Every so often a knight in shining armor would appear for this maladjusted princess of the belly dance world. Her knights usually came into her life courtesy of the venues where she performed. This circumstance alone should have been a very good reason to steer clear, shining armor or not. However, this princess didn’t really believe she was special and therefore she had no will power to refuse a knight in shining armor’s attentions!
I lived as that imaginary princess on stage for many years during my young adult life. She was the “best of me” persona I could imagine and I loved her dearly as she really kept me sane and happy whenever I was performing in her skin. Too bad I couldn’t have learned a few things from my characterization that might have helped me during my early quest for romantic love. I know now after many years of mistakes, heart breaks and more life-lessons than I can count that the love I received while performing was enabled by my imagined self-awareness and confidence as Rebaba. However, off stage, my self-image was completely lacking in confidence, extremely insecure and totally incapable of recognizing and accepting romantic love. Thank goodness I was able to experience the love my audiences so willingly gave me during the many years of my professional career. Had I not experienced this love (along with the love of my family and friends to be sure, but, who were far away for much of the time I was dancing professionally), I’m afraid I might have ventured into the bottomless pit of drug dependency much sooner than I did.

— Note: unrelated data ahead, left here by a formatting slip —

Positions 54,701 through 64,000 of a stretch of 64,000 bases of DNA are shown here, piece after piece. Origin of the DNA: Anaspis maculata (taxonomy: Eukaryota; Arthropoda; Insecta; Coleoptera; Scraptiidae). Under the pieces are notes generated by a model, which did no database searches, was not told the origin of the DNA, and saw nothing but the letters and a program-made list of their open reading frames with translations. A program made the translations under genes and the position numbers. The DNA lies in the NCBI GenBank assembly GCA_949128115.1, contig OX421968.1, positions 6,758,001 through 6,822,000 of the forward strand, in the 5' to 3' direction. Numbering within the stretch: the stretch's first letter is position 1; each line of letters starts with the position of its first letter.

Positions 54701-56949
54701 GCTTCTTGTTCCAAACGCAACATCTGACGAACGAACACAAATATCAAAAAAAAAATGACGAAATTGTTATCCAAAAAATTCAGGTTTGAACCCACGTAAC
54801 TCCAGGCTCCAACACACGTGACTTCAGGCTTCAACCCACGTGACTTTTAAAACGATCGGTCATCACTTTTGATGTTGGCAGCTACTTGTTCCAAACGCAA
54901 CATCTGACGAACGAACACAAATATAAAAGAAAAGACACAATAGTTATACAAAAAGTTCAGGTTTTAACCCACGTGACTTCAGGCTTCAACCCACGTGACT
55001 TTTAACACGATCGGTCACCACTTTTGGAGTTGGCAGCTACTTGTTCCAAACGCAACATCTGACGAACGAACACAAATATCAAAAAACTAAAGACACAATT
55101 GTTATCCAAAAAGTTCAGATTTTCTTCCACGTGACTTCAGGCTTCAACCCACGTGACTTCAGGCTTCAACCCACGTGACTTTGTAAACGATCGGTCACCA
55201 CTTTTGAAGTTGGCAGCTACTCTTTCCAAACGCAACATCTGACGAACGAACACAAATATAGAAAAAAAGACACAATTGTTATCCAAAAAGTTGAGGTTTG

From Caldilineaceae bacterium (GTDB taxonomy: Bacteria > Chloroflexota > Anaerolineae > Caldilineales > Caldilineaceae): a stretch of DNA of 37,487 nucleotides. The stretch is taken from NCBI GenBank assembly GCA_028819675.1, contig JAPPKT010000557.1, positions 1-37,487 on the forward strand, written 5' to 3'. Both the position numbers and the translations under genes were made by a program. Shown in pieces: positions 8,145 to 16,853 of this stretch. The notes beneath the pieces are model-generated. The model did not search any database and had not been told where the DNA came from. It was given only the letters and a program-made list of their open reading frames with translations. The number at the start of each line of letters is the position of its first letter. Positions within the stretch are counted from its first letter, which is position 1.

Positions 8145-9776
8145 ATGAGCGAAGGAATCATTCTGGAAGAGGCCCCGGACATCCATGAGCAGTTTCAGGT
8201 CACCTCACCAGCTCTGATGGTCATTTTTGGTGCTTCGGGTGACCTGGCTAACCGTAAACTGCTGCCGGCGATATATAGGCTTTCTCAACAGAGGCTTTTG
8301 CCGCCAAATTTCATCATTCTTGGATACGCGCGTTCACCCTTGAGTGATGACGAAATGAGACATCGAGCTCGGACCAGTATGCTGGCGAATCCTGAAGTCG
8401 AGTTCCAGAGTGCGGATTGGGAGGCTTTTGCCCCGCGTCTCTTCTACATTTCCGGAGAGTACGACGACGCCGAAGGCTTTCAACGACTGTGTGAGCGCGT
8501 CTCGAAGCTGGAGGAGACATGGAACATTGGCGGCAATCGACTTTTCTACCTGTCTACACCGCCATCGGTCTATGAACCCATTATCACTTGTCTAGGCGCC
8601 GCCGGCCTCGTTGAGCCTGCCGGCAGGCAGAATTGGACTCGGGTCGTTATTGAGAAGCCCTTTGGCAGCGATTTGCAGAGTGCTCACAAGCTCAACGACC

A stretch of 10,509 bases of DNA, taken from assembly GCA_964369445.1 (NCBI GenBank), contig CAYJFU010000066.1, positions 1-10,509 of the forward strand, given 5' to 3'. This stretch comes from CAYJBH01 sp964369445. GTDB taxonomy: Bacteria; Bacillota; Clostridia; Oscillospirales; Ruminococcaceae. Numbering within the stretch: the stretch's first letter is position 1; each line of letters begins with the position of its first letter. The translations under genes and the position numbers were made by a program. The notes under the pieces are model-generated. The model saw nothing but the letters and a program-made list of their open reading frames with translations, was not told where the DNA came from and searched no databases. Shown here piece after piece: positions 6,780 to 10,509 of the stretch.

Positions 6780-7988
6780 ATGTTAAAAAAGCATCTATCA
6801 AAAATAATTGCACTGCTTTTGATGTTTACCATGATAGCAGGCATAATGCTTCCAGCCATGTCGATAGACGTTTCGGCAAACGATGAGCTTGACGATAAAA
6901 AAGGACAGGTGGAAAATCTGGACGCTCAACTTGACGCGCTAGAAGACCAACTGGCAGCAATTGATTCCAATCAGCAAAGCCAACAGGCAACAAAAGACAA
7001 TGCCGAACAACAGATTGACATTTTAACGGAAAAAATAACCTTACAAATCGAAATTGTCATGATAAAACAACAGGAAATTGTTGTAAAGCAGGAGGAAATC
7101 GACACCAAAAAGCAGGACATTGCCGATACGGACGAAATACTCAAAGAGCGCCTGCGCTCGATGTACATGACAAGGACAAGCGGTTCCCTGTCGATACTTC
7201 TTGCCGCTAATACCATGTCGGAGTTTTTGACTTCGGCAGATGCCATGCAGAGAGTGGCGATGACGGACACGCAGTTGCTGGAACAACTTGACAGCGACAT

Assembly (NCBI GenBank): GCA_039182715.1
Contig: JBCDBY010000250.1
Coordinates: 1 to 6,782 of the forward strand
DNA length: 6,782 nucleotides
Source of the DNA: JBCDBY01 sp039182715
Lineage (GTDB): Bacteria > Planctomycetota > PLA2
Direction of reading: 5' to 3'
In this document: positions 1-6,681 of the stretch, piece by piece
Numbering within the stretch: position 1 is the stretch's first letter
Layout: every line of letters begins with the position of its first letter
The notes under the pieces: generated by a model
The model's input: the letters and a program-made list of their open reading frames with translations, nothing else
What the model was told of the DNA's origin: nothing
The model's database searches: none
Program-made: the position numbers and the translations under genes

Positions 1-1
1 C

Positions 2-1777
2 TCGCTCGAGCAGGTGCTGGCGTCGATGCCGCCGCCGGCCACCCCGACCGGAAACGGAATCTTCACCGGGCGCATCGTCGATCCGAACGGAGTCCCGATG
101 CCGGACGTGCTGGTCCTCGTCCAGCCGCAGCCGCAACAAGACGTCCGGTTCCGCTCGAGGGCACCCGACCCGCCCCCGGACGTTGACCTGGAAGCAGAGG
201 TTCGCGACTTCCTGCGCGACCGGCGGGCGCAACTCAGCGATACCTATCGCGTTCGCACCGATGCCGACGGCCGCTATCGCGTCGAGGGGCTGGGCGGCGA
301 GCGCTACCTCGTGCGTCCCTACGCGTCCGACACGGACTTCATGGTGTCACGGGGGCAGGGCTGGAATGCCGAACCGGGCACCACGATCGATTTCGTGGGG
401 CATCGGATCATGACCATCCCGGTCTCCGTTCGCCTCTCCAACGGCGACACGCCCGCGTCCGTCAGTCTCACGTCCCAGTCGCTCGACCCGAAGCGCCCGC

My complete drug dependency didn’t begin until I stopped dancing professionally and moved back to my hometown to begin a second career after graduating from university. As I’m not yet there in my story, I’d rather continue with a joyful moment while dancing professionally in Los Angeles. To me, the funny and usually one of a kind shows stand up to time far longer than most others. Therefore, I’d like to recount one of the funniest along with being possibly the best entrance dance I performed at Ali Baba’s in Hollywood.